Monday, March 9, 2009

One pound 2009

The new £1 coin bears on its reverse a rendition of the heraldic shield of the Royal Arms by Matthew Dent. Only the third version of the Royal Arms to appear on the £1 coin since 1983, while the obverse features the familiar portrait of Her Majesty the Queen by Ian Rank-Broadley FRBS. The edge features lettering with the Latin inscription reading DECUS ET TUTAMEN, meaning 'an ornament and a safeguard, this first appeared on the edge of coins of Charles II to deter the unscrupulous practice of clipping and shaving precious metal from the coins. Struck in Brilliant Uncirculated quality, the £1 coin is housed in a full-colour presentation folder detailing the rich history of the shield of the Royal Arms design and the inspiration behind choosing this shield for the new UK coinage.
As a powerful symbol of royal authority, the Royal Arms in various forms have featured on the coinage of every monarch since the reign of Edward III (1327-77). Coins were, and still are, issued under the personal authority of the monarch and came to be regarded as vehicles for royal imagery, whether in the form of a portrait or a monarch’s personal coat of arms. As heraldry itself started to grow as a symbol of royal identity, it was a natural progression for the Royal Arms to appear on the coinage. It is not surprising therefore that Matthew Dent, the winning designer, chose the Royal Arms, and in particular a shield of the Royal Arms, as the theme for his innovative range of new designs, with all four quarters spread over the six coins from the 1p to the 50p. Completing the new range of coins is the £1 coin featuring the shield of the Royal Arms in its entirety, uniting the six elements into one design.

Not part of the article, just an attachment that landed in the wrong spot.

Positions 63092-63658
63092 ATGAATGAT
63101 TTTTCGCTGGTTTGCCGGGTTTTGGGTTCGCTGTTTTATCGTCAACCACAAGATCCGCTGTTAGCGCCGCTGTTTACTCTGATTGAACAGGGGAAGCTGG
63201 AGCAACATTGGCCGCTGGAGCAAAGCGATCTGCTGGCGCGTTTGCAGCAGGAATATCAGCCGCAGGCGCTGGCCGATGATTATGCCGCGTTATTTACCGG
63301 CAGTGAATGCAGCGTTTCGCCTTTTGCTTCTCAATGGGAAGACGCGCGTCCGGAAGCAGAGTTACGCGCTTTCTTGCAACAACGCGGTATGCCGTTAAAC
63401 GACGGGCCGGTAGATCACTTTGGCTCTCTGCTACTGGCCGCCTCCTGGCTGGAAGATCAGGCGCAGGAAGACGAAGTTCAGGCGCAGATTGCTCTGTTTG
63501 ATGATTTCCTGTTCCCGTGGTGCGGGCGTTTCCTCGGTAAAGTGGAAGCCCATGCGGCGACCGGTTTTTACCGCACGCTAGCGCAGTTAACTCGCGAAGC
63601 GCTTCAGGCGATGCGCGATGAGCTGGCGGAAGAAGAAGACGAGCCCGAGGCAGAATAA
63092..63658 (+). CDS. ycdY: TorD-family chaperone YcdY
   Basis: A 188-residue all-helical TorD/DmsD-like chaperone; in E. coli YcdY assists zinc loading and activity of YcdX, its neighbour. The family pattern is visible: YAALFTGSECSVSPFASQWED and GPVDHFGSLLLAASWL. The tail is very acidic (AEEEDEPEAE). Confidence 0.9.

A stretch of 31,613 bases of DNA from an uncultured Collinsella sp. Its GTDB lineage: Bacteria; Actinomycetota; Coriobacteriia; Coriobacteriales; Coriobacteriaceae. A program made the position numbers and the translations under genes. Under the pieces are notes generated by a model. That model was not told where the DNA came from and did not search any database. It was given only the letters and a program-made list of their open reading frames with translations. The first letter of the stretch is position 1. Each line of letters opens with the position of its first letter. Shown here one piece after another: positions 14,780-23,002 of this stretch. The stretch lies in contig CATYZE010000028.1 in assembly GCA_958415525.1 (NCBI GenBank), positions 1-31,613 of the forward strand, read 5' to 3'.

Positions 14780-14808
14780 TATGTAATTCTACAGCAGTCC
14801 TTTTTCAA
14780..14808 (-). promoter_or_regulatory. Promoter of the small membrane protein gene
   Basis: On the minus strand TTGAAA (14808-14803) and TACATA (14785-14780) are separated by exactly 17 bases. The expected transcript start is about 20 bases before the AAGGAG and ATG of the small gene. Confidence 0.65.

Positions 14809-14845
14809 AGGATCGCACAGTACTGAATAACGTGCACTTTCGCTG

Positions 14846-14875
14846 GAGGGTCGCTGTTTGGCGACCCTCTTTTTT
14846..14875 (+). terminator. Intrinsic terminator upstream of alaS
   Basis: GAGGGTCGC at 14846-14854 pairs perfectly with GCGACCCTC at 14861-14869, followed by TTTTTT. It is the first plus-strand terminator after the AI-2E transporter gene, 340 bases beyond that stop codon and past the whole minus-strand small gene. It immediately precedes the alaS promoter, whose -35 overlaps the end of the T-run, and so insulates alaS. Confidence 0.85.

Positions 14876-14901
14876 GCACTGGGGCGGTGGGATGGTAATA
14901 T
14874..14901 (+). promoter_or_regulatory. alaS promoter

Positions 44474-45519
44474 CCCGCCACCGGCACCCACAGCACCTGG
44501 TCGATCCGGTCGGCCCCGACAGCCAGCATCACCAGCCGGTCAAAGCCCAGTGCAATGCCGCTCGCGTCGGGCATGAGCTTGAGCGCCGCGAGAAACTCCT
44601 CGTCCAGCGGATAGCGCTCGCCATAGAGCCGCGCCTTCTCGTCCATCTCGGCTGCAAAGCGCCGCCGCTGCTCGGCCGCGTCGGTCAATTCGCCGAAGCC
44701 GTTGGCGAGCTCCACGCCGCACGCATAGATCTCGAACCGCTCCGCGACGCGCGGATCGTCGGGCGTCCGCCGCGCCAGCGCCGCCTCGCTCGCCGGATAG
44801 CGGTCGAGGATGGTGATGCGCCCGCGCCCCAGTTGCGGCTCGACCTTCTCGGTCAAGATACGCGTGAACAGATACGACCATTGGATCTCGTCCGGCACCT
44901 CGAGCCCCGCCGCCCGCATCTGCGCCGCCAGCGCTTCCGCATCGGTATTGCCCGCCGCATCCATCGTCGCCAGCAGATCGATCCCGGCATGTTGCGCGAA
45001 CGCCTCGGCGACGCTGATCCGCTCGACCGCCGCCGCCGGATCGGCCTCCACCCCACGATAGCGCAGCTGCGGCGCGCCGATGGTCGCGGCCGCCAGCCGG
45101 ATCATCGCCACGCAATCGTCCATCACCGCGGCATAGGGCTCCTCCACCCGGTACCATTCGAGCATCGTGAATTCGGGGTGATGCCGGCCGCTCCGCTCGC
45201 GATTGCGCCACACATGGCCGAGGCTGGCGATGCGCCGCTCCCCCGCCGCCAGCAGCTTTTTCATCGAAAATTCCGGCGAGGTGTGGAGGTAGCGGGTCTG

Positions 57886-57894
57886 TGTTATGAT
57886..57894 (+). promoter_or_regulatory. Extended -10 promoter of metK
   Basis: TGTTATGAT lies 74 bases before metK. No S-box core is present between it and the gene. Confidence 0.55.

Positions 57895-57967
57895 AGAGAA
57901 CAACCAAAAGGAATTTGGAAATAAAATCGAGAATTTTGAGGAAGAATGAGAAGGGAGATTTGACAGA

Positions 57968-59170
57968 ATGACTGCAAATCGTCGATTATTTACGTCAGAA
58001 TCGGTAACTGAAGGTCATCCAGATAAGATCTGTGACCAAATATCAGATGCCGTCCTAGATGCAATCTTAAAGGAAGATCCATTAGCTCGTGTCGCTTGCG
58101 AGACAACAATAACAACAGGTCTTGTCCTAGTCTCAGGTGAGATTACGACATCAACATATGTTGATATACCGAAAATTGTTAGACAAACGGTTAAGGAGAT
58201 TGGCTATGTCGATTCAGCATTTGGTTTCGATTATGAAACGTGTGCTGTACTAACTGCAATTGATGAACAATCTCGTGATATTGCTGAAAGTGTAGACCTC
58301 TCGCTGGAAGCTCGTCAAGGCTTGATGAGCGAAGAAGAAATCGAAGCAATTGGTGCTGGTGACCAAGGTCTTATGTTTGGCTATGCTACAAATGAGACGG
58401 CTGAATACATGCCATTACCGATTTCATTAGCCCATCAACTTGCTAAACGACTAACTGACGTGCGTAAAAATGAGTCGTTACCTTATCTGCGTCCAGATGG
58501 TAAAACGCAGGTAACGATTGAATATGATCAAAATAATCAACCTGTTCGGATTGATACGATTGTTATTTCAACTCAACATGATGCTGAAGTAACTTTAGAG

Denom. £1
Alloy Nickel Brass
Weight 9.5 gms
Diameter 22.5 mm
Designer (Reverse) Matthew Dent
Designer (Obverse) Ian Rank-Broadley FRBS
Edge Inscription Decus et Tutamen


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